If you have to move because of work, health, family, or any of the many other situations requiring relocation, and for any number of reasons you don’t want to sell your current residence, there may be some alternatives for you. There is one that’s often a first consideration.
Become a landlord.
While many people believe this is a fairly simple option, it depends greatly on your location and how long you intend to rent. In some ways, renting out your home can be a happy solution to your sales woes. However, there’s a great deal to know about being a landlord before you jump in.
Your homeowner’s insurance must be changed to one which specifically covers landlords/rental properties. According to the Insurance Information Institute, “Landlord policies generally cost about 25% more than a standard homeowners policy because landlords need more protection than a typical homeowner.”
The cost of property management could potentially eat up a large portion of the rent income. If you move to another part of the country, having someone on hand to take care of any issues from clogged drains to routine maintenance and to deadbeat tenants is a must. A property manager will generally cost about 10% of the monthly rent.
Your tax situation may change when you become a landlord. One potential tax worry is a possible loss of the capital gains tax exemption. If you live in your home for two of the five years prior to the sale of your home, you do not have to pay taxes on up to $250,000 of profit ($500,000 for married couples) from the sale of your home. However, if you end up renting out your home for more than three years after your move and then sell for a profit, you may owe taxes on that profit.
Claiming a Capital Loss
A flip side to the concerns about the loss of the capital gains tax exemption is that renting your home and then selling it at a loss means that you can claim the capital loss against your income. That can be a huge tax break and it’s often a great idea for sellers in a down market to rent out their home before selling, as they can actually recoup some of their loss through taxes.
In addition to claiming your capital loss against your income, there are other tax breaks available to homeowners who rent out their homes while they are landlords. Landlords can deduct virtually any expense related to the maintenance and marketing of their rental home, such as insurance premiums, repairs, advertising costs, landscaping services, property management services, mortgage interest, and even travel expenses related to the rental.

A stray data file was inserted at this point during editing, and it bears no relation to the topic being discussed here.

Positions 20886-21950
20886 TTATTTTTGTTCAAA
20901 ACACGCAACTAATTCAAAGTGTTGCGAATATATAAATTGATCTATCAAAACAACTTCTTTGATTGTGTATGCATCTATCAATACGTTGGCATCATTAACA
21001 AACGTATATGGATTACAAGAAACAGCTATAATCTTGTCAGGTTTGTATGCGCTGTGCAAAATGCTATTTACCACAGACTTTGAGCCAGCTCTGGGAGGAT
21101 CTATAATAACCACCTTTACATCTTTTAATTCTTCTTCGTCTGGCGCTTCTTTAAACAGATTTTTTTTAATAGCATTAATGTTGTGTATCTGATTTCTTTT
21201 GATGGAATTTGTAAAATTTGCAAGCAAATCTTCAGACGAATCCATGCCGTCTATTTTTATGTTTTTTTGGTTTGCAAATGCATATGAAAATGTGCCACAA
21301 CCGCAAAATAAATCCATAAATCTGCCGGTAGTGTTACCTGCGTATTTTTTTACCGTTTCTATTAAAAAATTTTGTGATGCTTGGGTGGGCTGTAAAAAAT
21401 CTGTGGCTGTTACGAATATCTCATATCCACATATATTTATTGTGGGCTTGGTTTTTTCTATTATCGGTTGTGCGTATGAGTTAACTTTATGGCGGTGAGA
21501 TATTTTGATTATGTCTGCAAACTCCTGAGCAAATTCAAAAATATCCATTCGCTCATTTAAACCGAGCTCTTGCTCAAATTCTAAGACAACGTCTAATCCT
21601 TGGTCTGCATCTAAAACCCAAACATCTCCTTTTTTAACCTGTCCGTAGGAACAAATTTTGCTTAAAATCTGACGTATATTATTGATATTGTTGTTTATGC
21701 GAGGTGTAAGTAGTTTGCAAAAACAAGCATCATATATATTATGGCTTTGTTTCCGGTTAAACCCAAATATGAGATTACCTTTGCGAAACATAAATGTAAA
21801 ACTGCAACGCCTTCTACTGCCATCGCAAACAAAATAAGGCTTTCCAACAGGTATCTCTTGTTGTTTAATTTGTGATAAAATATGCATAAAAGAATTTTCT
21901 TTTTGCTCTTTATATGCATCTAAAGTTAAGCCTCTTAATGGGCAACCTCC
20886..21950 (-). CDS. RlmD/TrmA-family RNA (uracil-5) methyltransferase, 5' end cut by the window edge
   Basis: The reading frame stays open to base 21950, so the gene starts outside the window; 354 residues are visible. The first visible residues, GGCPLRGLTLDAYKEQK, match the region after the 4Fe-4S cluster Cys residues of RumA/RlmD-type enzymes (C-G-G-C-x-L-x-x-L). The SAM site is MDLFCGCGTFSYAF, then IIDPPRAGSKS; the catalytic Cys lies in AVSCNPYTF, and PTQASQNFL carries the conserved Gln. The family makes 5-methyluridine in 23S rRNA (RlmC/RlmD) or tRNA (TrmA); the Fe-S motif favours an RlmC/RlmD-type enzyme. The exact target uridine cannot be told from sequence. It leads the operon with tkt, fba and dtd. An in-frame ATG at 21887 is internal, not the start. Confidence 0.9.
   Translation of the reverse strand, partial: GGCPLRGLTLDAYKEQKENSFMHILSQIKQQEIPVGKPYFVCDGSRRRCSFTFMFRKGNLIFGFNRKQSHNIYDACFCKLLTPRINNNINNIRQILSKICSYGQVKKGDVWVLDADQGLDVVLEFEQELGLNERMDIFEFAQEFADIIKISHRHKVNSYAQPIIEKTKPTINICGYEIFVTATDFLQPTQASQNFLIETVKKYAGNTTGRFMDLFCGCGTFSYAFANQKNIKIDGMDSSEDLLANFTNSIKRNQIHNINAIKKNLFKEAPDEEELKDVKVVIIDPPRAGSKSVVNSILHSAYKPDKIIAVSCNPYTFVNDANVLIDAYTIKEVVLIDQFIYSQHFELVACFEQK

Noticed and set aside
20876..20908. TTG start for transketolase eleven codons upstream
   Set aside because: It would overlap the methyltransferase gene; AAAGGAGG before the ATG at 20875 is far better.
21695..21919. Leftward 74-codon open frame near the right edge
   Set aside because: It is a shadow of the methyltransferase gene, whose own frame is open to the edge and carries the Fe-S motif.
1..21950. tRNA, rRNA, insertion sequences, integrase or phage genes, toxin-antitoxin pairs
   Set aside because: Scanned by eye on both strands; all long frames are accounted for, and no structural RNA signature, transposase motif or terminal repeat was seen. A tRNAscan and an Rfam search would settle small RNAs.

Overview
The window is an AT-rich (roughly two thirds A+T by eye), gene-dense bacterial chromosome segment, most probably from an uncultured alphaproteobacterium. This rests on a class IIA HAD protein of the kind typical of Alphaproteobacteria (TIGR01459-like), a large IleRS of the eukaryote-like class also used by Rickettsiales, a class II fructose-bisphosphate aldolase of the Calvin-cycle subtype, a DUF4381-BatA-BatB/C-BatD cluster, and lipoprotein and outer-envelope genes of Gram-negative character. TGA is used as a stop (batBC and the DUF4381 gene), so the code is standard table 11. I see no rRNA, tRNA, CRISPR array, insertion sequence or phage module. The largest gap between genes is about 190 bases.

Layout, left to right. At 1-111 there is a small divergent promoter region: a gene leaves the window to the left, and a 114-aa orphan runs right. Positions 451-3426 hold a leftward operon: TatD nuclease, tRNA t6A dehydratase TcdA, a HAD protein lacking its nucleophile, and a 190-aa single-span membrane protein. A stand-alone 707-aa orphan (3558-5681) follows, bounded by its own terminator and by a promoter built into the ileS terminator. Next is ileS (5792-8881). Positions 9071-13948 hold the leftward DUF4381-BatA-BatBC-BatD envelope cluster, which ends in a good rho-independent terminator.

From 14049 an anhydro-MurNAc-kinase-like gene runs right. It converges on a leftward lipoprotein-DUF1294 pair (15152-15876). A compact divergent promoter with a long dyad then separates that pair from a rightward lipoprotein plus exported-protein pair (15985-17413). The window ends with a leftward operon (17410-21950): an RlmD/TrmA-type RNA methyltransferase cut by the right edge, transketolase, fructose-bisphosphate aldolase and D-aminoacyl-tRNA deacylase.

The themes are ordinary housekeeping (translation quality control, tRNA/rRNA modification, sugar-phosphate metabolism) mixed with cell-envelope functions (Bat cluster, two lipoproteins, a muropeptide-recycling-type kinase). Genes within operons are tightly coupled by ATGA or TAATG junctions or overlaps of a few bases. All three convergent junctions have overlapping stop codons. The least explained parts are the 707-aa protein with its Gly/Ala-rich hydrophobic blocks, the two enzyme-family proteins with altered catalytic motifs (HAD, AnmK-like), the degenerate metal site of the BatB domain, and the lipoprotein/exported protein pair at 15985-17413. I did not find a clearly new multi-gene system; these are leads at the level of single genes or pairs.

Setting Your Rental Rate
What is an appropriate charge for rent? You must determine typical rents for your neighborhood. Even if there are few rental properties where you live, you can still develop a reasonable rate. Talk to realtors and property managers to learn about rates, and search for similar rentals online. Craigslist, Rentometer, and Rent.com are also good resources to check.
You also must consider vacancy rates to get an idea of how much money to expect over a year of renting. Most advice suggests planning for 10 and a half months of occupancy per year – or 10% vacancy during the time that you are renting. Even if you find that the amount of rent you could charge (minus the associated carrying costs and vacancy rate) would not be enough to cover your monthly mortgage bill, it still may make sense to rent out your home, rather than attempt to carry the mortgage by yourself.
One of the toughest aspects of renting out your home is finding reliable tenants. You need to make sure you advertise in highly visible locations. Rental sites like Rent.com and Craigslist, as well as on social networking sites like Facebook, are good. Also, consider local relocation firms, HR departments, local universities, and the old-fashioned sign in your yard.
Once you have applicants, put them through a screening process. Boilerplate applications and lease agreements are online, but make sure to ask your potential tenants about their income, employment history, and rental history – and call all of their references.
You can request their Social Security numbers to run background and credit checks through several websites. These checks have a nominal fee (around $25), but could spare you countless headaches.
They are professionals at Deon Cannon Realty and they are here to serve your real estate needs. Call them at (404) 630-2985 and they’ll work with you right now to develop a strong and sensible plan to sell your home or find the one that’s absolutely perfect for you.